Egress windows provide emergency exits in case of fire. We tell you how big they should be and where you need them in your home. If your existing windows aren't big enough, consider remodeling to include them.
The old saying “Always leave yourself an out” is especially true when it comes to home fires. When the basement stairs are blocked by a flaming television (true story), or fire and thick, black smoke are racing down a hallway toward a dead-end bedroom, windows that are large enough for you to escape—and for firefighters to enter—become essential lifesaving equipment. These all-important escape hatches are called egress windows.The purpose of this article is threefold:
You may have installed smoke detectors, but if you haven't provided a way out once they blare, you've only done half the job. This is especially true for upstairs bedrooms and basements, where the stairway is often the sole escape route. If that stairway is blocked, you can be trapped.According to the International Building Code, “Basements and sleeping rooms below the fourth story shall have at least one exterior emergency escape and rescue opening. . . . Such opening shall open directly into a public street, alley, yard or court.” This “escape and rescue opening” can be a window, skylight or patio door, but it must meet certain criteria:
Note that a window opening that's the bare minimum of 24 in. high and 20 in. wide does not meet egress requirements, since its net clear opening is only 3.33 sq. ft. A window has to be taller and/or wider than these minimums to meet the 5.7-sq.-ft.-opening requirement.
All these numbers may seem daunting, but selecting a new egress window doesn't need to be. Window manufacturers list the net free opening of their windows and skylights in their catalogs, and whether they meet egress requirements.
Few of us think of windows as lifesaving equipment— but they are! When you need to escape a house fire or other disaster, or when rescue personnel need to enter—the right size egress window can make the difference between life and death. Note: You can download Figure A and enlarge it in the Additional Information section below.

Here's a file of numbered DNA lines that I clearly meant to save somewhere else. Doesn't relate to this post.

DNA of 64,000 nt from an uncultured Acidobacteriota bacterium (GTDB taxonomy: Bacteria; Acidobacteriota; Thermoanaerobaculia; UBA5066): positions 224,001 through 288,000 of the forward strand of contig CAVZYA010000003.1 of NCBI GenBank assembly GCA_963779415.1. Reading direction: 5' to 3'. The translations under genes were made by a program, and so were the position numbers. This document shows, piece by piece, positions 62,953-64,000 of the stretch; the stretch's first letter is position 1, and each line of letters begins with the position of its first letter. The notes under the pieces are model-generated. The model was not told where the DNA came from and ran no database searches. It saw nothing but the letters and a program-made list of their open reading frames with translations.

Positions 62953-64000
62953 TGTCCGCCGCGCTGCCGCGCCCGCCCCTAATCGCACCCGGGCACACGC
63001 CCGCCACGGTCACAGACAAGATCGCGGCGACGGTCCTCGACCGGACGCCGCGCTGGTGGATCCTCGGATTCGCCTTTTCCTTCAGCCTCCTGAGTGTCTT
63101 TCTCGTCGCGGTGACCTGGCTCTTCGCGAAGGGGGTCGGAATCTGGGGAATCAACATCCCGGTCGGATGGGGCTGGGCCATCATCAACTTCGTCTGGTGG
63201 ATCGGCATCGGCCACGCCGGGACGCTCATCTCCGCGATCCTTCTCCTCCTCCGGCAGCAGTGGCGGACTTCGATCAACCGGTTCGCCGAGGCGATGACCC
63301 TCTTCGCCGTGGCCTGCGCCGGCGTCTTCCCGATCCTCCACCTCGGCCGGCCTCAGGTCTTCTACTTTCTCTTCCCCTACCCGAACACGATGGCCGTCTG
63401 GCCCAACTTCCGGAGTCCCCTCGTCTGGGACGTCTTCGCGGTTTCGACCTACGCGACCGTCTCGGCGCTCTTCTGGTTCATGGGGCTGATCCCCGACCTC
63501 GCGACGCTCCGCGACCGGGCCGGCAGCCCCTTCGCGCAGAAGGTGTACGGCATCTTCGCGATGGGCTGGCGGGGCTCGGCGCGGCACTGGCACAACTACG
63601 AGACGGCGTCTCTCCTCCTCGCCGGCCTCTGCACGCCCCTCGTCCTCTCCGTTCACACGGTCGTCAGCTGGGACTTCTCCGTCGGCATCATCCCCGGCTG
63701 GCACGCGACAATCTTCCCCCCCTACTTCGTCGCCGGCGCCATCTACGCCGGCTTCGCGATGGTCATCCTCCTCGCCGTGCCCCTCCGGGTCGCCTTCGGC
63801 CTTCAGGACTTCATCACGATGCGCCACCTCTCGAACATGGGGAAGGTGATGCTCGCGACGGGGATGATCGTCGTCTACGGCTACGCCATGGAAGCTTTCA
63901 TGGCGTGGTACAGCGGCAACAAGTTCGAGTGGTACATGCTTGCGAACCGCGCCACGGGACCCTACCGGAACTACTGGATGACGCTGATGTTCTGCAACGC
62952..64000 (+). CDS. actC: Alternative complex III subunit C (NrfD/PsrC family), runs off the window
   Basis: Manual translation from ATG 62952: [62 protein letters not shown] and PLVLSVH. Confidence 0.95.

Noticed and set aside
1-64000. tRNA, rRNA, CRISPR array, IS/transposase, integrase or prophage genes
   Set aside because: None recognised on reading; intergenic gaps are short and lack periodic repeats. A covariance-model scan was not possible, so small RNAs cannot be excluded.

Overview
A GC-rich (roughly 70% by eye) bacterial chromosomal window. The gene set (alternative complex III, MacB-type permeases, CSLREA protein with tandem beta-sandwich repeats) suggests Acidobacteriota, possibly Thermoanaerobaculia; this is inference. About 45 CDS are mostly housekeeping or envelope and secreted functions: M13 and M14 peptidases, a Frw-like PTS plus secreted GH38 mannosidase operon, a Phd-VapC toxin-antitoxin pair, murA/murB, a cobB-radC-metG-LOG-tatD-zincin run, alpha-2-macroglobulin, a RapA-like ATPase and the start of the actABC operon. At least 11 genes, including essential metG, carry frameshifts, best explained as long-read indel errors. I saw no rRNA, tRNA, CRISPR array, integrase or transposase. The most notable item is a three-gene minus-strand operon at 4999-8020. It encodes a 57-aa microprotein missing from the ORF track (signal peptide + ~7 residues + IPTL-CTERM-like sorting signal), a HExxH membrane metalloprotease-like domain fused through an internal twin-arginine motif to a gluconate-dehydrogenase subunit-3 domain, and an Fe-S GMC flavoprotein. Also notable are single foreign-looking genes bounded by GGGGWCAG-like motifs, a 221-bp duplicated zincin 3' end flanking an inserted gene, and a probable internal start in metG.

Codes require new homes to have the proper size basement and bedroom egress windows. But if you live in an older, “pre-owned” home, open your windows fully, pull out a tape measure and see if the opening meets current egress requirements. Multiply the width by the height of the opening to determine whether it's the required 5.7 sq. ft., or 821 sq. in.
Some older homes were built before there were any egress window requirements. Many more homes were built when the egress window net free opening size was a mere 4.3 sq. ft. Yet even newer homes often lack proper egress windows. Attics and basements were often legally remodeled into family rooms or offices (which didn't require egress windows) then later converted into bedrooms (which now do require them). When bedrooms are added to basements without the knowledge of inspectors and without the requisite egress window, they create a dangerous underground fire trap. During remodeling, homeowners often unwittingly replace large egress windows with smaller, non-egress windows. And while most inspectors will demand egress windows be installed when bedrooms are remodeled or added on, they won't necessarily dictate that windows in existing bedrooms be enlarged to egress size; it's simply too difficult to monitor every situation.
Required or not, egress windows are crucial lifesaving equipment. If a room has even the remote possibility of later becoming a bedroom, include an egress size window.
Basement egress windows present an added challenge. Besides the height, width and overall square-footage requirements that the window must meet, there are certain requirements for the window well surrounding the window.
Window wells must:
We're not done yet. If an egress window is located under a deck or porch, inspectors and firefighters want at least 36 in. between the top of the window well and the bottom of the deck or porch joists; they much prefer 60 in. If the bottom of your egress opening is more than 44 in. from the basement floor, some inspectors will allow you to make up the difference with a permanently attached step.